Best of: Not the 70s

Jeremy Krinsley

Oh, cool, Crystal Antlers are totally freaking out. Photo by Nate Dorr

I'd kind of thought that the 90s would be the next 80s, and there have been suggestions (Silversun Pickups last year, and as recently as the new CSS album) to that effect, but it turns out I was mostly wrong about the direction in which time was flowing.

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No, it is clear from this year's CMJ that we are actually striking back into pre-punk 70s rock. Not that this time travel is at all unprecedented: most current psych has always predicated on the developments of the 70s, and we've been pulling heavily from the 60s before ever since garage got into gear. But repeated run-ins with Crystal Antlers and the Phenomenal Handclap band, and all the Monotonix shows taking place on top of the countless others, really drove it home: this year's CMJ took place in roughly 1973.

I'm already a little tired of this nascent trend. Crystal Anters are an admittedly solid band that play well together, and Monotonix still offer some of the more unpredictable stage antics (or more usually off-stage antics) around, but none of these bands really sound like they're doing anything especially new or unusual with the sounds they're drawing from (as opposed to the still-often-gloriously-weird psych-noise movement which seems certain outlive them, though at much lower general awareness). So taken as a whole, this isn't something I feel especially excited about. Especially when the lesser imitators inevitably start piling up. There's an admitted bias in place here, as I didn't so much mind hearing worn-in post-punk templates dusted off and returned to circulation, but wasn't punk necessitated exactly by this same tired 70s rock?

Anyway, regardless of your own interest in classic rock, here are two bands I caught for the first time that sounded absolutely nothing like the 70s:

[Twi the Humble Feather / Nate Dorr]

1. In between Thank You and Pit er Pat sets at the Annex I wander over to the Living Room. Neither of these bands sounded anything like the 70s either, but I've seen and written about Thank You before, and I still haven't seen Pit er Pat. I still haven't seen Pit er Pat, because I got distracted at the Living Room. Given that last time I'd set foot in there some dude was getting pretty maudlin about the piano his hands were made for, I really wasn't expecting reason to stick around long. This prediction was not initially changed by pushing through the curtain to find three seated guys strumming acoustic guitars and cooing into their mics. But then, though they seemed to be taking their guitar work pretty easily, complex interlocking rhythms started coming through, repeating and intertwining into dense, shifting guitar textiles. The words, or perhaps just cryptic wordless intonations, served as a sort of compositional embellishment and punctuation rather than any standard lyrical content. The effect was that of a more pop-oriented take on the strange, glorious Phillip Glass operas of the 70s. Despite coming off slightly like an Animal Collective bid for a soft and easy favorites radio smash, this was decidedly not anything I had heard before. I sat down and listened, still unsure if this was sleek and clever reimagining of guitar pop or a slightly frivolous popularizing of otherwise decent classical designs. This was Twi the Humble Feather; I'm still unsure now. But at least they didn't sound like anything else I ran into all week. This is hard to do at CMJ.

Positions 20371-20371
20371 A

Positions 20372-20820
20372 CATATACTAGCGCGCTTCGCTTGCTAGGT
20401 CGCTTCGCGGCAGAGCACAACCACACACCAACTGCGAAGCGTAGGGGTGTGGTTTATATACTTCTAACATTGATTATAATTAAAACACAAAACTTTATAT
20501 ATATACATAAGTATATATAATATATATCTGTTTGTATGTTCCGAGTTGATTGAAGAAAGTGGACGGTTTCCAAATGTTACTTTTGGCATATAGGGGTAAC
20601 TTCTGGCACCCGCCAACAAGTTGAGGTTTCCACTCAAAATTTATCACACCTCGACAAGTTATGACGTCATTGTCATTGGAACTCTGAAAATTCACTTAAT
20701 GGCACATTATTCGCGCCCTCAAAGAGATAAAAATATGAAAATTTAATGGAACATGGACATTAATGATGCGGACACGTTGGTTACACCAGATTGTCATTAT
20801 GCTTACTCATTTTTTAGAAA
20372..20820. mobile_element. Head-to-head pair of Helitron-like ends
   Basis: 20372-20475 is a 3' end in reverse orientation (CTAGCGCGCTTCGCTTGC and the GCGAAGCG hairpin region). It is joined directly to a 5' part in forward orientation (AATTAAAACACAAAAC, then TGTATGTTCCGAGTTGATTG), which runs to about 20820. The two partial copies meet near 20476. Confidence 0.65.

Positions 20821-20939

[Teengirl Fantasy / Nate Dorr]
teen girl fantasy

2. Okay, so maybe the early 90s are getting a some small limelight of their own, however invisible under the stadium-caliber spotlights tracking the 70s revivalism these days. Minnesotan MC Juiceboxxx has been channeling jock jams-style energy into his hip-hop for a while, for instance, and now Oberlin, Ohio duo Teengirl Fantasy have been pouring all the most exhilerating bits of those raucous past dance anthems, complete with chopped vocal snips, into their own unique sort of bedroom club music. A huge beach party, where the boombox got waterlogged and now skips and sizzles and is mysteriously picking up four stations at once, and no one cares at all. Playing a set at Todd P's day stage at Secret Project Robot the duo crouched on the floor surrounded by samplers and pedals, looking more like solo-version Atlas Sound or City Center, but their music was all ecstatic, sweat-streaked bluster, aside from the single quieter track, “Portofino,” which demonstated, just for good measure, that gliding Art of Noise-style garden parties were also within their reach. All this made just a little better by knowing that they'd been asked to play only a couple days before: all of the equipment had been purchased from Sam Goody and learned in a day, to be returned immediately after the performance.

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